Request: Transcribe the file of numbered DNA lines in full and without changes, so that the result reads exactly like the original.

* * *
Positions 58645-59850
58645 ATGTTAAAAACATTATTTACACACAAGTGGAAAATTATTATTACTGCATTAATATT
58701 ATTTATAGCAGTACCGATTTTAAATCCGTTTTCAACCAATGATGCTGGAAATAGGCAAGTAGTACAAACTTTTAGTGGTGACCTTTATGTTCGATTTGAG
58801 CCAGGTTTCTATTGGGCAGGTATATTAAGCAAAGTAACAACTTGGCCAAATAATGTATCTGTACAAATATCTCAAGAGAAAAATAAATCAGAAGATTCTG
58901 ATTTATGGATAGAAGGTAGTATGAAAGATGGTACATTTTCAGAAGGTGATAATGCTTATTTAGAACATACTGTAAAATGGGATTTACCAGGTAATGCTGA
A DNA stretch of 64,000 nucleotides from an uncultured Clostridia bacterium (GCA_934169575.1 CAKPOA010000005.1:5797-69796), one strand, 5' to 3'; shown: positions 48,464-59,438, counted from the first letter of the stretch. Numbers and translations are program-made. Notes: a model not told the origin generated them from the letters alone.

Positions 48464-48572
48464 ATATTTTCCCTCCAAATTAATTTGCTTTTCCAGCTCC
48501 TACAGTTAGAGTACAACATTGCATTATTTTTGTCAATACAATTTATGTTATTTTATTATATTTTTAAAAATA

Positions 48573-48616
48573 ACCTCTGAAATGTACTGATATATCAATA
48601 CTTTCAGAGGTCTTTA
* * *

Positions 58645-59850
58645 ATGTTAAAAACATTATTTACACACAAGTGGAAAATTATTATTACTGCATTAATATT
58701 ATTTATAGCAGTACCGATTTTAAATCCGTTTTCAACCAATGATGCTGGAAATAGGCAAGTAGTACAAACTTTTAGTGGTGACCTTTATGTTCGATTTGAG
58801 CCAGGTTTCTATTGGGCAGGTATATTAAGCAAAGTAACAACTTGGCCAAATAATGTATCTGTACAAATATCTCAAGAGAAAAATAAATCAGAAGATTCTG
58901 ATTTATGGATAGAAGGTAGTATGAAAGATGGTACATTTTCAGAAGGTGATAATGCTTATTTAGAACATACTGTAAAATGGGATTTACCAGGTAATGCTGA
A DNA stretch of 64,000 nucleotides from an uncultured Clostridia bacterium (GCA_934169575.1 CAKPOA010000005.1:5797-69796), one strand, 5' to 3'; shown: positions 48,464-59,438, counted from the first letter of the stretch. Numbers and translations are program-made. Notes: a model not told the origin generated them from the letters alone.

Positions 48464-48572
48464 ATATTTTCCCTCCAAATTAATTTGCTTTTCCAGCTCC
48501 TACAGTTAGAGTACAACATTGCATTATTTTTGTCAATACAATTTATGTTATTTTATTATATTTTTAAAAATA

Positions 48573-48616
48573 ACCTCTGAAATGTACTGATATATCAATA
48601 CTTTCAGAGGTCTTTA